Bend Reunion, 1996
In 1967 Sigma Alpha Epsilon inducted San Fernando Valley
State College's preeminent local fraternity, Pi Kappa Tau,
into the family of purple and gold. This is a story about a
few of the men who were the architects of that incorporation.
Guys who threw toga parties, built homecoming floats,
staggered against the shock of a presidential assassination,
and drank from a cup of something they called Brotherhood.
They still do.
The news that Richard Krieger had begun chemotherapy
treatments flashed across three States and hit Stuart Olster like
a bucket of you-know-what. It didn't take an LL.B. to know we
were getting the equivalent of a two-minute warning. The time for
stiff upper lips was over. Now was time for action.
Stuart hoped maybe a few of the guys could arrange or
rearrange their schedules and "do a weekend." Surely it
would provide some kind of emotional boost, even if only a
handful of guys could make it. Most of us still lived within an
hour or so of the campus (which, during the seventies was renamed
"California State University, Northridge"). Bend,
Oregon, where Krieger lived was only a couple of hours by plane
from L.A. Stuart
Deciding which weekend was a problem all by itself.
Chemotherapy treatments produce a horribly debilitating initial
reaction of profound nausea and weakness for several days,
followed by gradual recovery until the still weakened body return
to at least the appearance of "normal." A few days
later the next treatment is given. So the timing of a visit had
to be carefully chosen. The weekend of October 5th and 6th was
On Friday night, October 4th, Connie Melton incorrectly
guessed that he was the first to arrive when his plane landed in
Portland at 6:52. In fact, Rick Grimes and Dr. Curt Ebbesmeyer
had driven down from Seattle and were happily sampling the best
of Oregon's microbreweries in one of the airport's pubs. Marv
Kaplan, who lives in Portland and handled much of the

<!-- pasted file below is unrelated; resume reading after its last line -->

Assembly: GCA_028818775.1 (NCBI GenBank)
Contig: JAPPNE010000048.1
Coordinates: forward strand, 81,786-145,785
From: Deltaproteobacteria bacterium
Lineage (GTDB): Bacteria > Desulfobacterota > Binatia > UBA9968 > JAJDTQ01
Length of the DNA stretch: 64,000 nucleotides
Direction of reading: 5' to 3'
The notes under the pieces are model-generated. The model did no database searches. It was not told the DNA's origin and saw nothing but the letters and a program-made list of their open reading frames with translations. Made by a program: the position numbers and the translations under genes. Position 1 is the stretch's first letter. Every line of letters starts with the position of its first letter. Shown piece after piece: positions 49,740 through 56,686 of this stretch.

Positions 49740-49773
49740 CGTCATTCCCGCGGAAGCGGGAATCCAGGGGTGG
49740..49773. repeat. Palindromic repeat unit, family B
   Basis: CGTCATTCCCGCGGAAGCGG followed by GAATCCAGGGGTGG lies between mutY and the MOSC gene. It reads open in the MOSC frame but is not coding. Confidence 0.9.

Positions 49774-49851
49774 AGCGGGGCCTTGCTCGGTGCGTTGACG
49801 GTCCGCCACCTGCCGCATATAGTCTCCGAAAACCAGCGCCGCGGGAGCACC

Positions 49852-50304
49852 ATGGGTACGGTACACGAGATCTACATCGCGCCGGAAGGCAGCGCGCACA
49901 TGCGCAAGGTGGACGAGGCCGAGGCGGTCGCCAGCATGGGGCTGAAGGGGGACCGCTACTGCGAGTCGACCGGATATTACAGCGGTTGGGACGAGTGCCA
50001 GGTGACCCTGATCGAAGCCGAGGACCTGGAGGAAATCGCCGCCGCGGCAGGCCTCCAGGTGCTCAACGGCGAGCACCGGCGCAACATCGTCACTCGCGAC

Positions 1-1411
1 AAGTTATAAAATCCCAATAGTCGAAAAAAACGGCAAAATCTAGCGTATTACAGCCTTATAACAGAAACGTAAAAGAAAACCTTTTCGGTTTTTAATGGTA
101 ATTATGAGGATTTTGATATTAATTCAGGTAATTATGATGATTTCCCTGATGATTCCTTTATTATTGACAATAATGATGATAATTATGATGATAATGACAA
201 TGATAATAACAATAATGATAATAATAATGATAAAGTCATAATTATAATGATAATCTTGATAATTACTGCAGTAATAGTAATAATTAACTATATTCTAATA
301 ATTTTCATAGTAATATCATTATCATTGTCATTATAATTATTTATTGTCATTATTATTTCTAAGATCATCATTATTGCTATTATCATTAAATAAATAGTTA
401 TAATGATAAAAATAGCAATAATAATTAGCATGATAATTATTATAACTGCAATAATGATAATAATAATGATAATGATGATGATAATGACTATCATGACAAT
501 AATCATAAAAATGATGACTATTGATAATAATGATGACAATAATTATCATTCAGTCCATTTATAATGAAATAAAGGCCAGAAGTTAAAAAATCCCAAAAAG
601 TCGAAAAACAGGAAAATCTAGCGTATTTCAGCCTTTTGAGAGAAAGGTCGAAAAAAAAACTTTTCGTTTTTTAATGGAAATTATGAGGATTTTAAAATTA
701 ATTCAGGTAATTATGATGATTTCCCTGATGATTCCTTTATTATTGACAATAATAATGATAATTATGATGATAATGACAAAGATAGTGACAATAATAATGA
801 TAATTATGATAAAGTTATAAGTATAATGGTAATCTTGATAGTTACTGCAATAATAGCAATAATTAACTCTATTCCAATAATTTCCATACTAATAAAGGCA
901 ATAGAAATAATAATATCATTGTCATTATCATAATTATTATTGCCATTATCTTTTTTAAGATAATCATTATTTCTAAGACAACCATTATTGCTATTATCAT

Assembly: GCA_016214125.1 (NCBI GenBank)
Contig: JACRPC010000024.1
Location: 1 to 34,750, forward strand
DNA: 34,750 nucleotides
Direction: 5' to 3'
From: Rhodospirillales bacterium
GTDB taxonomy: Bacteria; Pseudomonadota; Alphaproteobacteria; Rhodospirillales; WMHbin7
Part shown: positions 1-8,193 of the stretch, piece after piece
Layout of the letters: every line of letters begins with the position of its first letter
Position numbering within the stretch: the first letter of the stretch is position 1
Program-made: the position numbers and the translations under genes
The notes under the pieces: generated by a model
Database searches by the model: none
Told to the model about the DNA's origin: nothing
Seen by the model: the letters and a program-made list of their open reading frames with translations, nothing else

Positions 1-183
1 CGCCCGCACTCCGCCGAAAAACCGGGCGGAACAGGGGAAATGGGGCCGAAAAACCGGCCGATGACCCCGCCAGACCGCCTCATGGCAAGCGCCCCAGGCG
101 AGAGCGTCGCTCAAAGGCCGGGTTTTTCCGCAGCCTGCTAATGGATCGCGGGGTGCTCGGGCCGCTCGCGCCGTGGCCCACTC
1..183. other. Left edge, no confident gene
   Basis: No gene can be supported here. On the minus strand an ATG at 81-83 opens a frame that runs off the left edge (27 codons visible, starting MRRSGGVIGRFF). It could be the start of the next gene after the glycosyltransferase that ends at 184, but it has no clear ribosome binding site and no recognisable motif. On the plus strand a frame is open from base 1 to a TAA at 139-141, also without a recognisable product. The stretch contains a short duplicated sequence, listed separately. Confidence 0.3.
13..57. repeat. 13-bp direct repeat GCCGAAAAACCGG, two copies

transportation details had been looking for the happy samplers
when he found Connie. Soon Gerry Adams arrived on a flight from
Burbank, and the three headed over to where a gang was about to
come in on the 8:05 flight from LAX.
Bob Buch, Sam Wenguer, Jeff Pollard and Jim York made their
way through the plane's passageway with grins already in place.
Don Stokes, Stuart, Bob Fowlie, Dave Smith and Bob Kuehn
followed. Kuehn had a videocam that stayed stuck in his face the
whole weekend and subsequently provided all of us with a fabulous
set of "living minutes."
The reunion had begun: smack-dab in the middle of the
Portland airport. Rick and Curt walked in right on time and
smilefully joined the hugathon. Guys continued to deplane: Dave
Peterson, Judge Bob Axel, Richard Sparks, Dr. Jeff Bordofsky,
Jeff Matz (from Phoenix), Jim Anselmino, and finally Pete
Tomaryn. Other travelers and their companions had to wait for an
opening to slip through our blockade, but the kindly Oregonians
didn't complain. Twenty-one so far, and there would be more.
Getting a group that large (and that happy) out of the
airport and launched on a three-hour drive to Bend was about the
equivalent of a three stooges movie times four! At 1:00 A.M. two
cars and three vans rolled into the coffee shop parking lot where
Krieger and Dick Eisman (who lives in Bend also and provided
MAJOR leadership as co-host extraordinaire) had been waiting
since 10:30. Fifty hi-howaya's and hugs later we headed for the
four "cabins" Rick had rented for us. As it turned out,
they were, in fact, 3000 square foot, six bedroom estates. (But
John Ellsworth (from Reno) and Dave McBee (from Los Osos)
were there. I don't know how or when they arrived. Howard Hayes,
who had driven up earlier from the central coast with Rick
Roberts, woke up to greet the still-smiling travelers. Rick did
not. An omission he would pay for the next morning. And the grins
and conversations just went on and on and on, until finally, at
about three thirty in the morning, the last five ¾ all Pledge
Brothers from Fall '63 ¾ called it quits, found a bed, and
Saturday began with coffee, rolls, Jacuzzis for a few (who of
course were accused of doing so in lieu of taking a shower,) and
jokes. In fact, the whole day was a world-class jokefest. Every
one was funnier than the last, and every one reminded someone of